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There are things to learn even in a game that the University of Wisconsin football team had control of from start to finish.

The Badgers’ 34-7 victory over Eastern Michigan on Saturday showed some areas to be happy with and one that may raise concerns as the team enters a bye week before taking on Notre Dame on Sept. 25.

Here are four observations after rewatching the win over EMU, which snaps the Eagles’ streak of three consecutive wins against Big Ten Conference opponents.

1. Graham Mertz was more accurate

One must grade the Badgers’ redshirt sophomore quarterback with a limited sample size in this game. Mertz threw just 17 times, connecting on 14 throws for 141 yards. It was the second-most accurate game of his 11 career starts, completing 82.4% of his throws. His only better game accuracy-wise was his debut against Illinois last season (20 of 21).

If you want to complain that Mertz hasn’t thrown a touchdown pass yet, remember that he did to tight end Clay Cundiff, but a downfield holding call against receiver Danny Davis called it back. Mertz could’ve had another TD that drive had Kendric Pryor not taken his eyes off a well-thrown ball to the back of the end zone and bobbled it as he went out of bounds.

Only one of Mertz’s completions was an inaccurate pass, by a State Journal judgment, and it still resulted in a 17-yard gain to Pryor. Mertz made one questionable choice, throwing a ball up the seam to Jack Dunn, but throwing too far inside and almost having it intercepted.

Perhaps most important for Mertz: It was the fourth career start he did not throw a pick.

Badgers fans wanted a massive leap from Mertz out of the gates. That hasn’t happened. But the small steps he took against EMU are a good start to playing better football.

2. Don’t forget about Benton

Raw numbers won’t illuminate how much of a force Keeanu Benton has been on the Badgers’ defensive line this season. Both of UW’s opponents thus far effectively have given up on between-the-tackles runs, in part because of Benton’s stonewalling of the interior blockers.

His highlight plays against EMU came on back-to-back snaps in the third quarter. Benton quickly tossed aside EMU center Jake Donnellon to bring down tailback Darius Boone for a 2-yard loss on second-and-8 with the Badgers ahead 27-0. Benton took on a double-team and swatted down a pass attempt over the middle on the next snap. It was his second pass breakup this season.

The stat sheet won’t show his influence on Matt Henningsen’s sack in the second quarter. Henningsen made a great move across the face of the right guard, turned his body to get free then drilled quarterback Ben Bryant for a loss of 10 yards. But Benton’s quick move up the field and toward the center before slanting to his right took enough of the center’s attention that he couldn’t help once Henningsen was rushing across the guard.

The move to play Benton more in nickel packages is paying off for UW thus far. The defense didn’t allow a point to EMU.

3. A little more zone?

The Badgers defense forced its first turnover of the season with Donte Burton’s fourth-quarter interception. UW was in zone coverage on the play, protecting a 27-7 lead and really having zero fear of a playmaker from EMU or trouble creating pressure on the quarterback. Still, Burton having his eyes on the quarterback and the ball allowed him to pick off the pass after it tipped off the hands of EMU’s Thomas Odukoya.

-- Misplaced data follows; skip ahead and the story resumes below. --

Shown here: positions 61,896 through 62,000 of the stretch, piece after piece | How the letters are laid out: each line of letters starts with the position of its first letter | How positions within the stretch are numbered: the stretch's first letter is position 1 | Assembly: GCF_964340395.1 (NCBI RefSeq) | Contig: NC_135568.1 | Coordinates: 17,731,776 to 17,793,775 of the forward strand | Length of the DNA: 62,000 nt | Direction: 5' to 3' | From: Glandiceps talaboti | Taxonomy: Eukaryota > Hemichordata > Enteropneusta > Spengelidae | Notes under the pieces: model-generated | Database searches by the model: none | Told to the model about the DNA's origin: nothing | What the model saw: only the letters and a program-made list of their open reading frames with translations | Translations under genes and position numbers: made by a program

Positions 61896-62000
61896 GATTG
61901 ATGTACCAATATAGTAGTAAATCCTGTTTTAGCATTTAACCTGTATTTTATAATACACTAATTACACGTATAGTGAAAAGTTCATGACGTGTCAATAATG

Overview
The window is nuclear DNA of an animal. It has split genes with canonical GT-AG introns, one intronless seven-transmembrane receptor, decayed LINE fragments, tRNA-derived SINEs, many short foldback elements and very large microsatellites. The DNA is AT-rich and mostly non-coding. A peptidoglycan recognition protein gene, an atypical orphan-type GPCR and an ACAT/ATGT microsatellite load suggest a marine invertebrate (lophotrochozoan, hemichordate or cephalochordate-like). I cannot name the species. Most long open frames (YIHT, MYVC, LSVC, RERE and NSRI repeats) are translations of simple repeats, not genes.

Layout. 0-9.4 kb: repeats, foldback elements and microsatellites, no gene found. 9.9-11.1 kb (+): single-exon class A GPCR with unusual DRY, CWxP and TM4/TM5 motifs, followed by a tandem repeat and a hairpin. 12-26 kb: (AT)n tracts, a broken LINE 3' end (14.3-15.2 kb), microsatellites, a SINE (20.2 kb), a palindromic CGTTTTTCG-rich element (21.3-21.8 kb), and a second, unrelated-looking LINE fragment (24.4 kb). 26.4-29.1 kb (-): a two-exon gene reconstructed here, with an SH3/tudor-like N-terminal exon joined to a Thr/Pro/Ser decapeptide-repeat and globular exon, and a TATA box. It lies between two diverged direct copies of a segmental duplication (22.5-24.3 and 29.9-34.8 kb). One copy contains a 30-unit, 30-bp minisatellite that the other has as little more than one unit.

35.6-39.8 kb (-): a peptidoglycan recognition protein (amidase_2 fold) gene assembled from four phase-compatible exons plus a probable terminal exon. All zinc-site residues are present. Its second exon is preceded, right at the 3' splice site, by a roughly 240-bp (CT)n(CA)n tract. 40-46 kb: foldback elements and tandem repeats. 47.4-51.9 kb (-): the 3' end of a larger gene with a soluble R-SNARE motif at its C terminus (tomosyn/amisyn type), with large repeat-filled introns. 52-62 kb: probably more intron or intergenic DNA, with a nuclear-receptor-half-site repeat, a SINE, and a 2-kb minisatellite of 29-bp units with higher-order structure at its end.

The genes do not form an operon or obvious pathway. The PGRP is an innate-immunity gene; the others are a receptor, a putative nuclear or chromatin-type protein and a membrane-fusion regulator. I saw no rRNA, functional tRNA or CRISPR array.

Without the benefit of all-22 film to review, it’s difficult to determine the pass coverage UW ran each play, but there were more zone concepts at work throughout the game than were obvious against Penn State. UW defensive coordinator Jim Leonhard said at his availability Sept. 6 that playing more zone so defensive backs could have more opportunities to create turnovers was a possibility going forward.

Although, in all seriousness, the Badgers could’ve played their second-string defense the entire game and EMU wasn’t likely to score.

4. What to do with Seltzner’s spot

The Badgers’ offensive line overall had a good day against the Eagles. They were bigger, stronger and flat-out nasty when needed. UW condensed their game plan and specifically challenged the offensive line to be successful with the Badgers’ base concepts, and it was.

However, senior Josh Seltzner had such a rough start to the game that line coach Joe Rudolph may have to consider other options. Seltzner was stopped flat-footed on a fourth-and-2 run at the goal line and the penetration he allowed stopped tailback Chez Mellusi’s momentum and killed the play. He had three other plays in the first half on which he failed to sustain his block and his man made first contact on the ball carrier.

Junior Cormac Sampson played in multiple series against EMU — specifically the third series of each half, plus some more action in the second half. He was on Seltzner’s heels for the left guard role during training camp while also playing tackle when other players were hurt. Keep an eye on this going forward. UW has to find the right five in the two weeks of build up to the Notre Dame game.


This article originally ran on madison.com.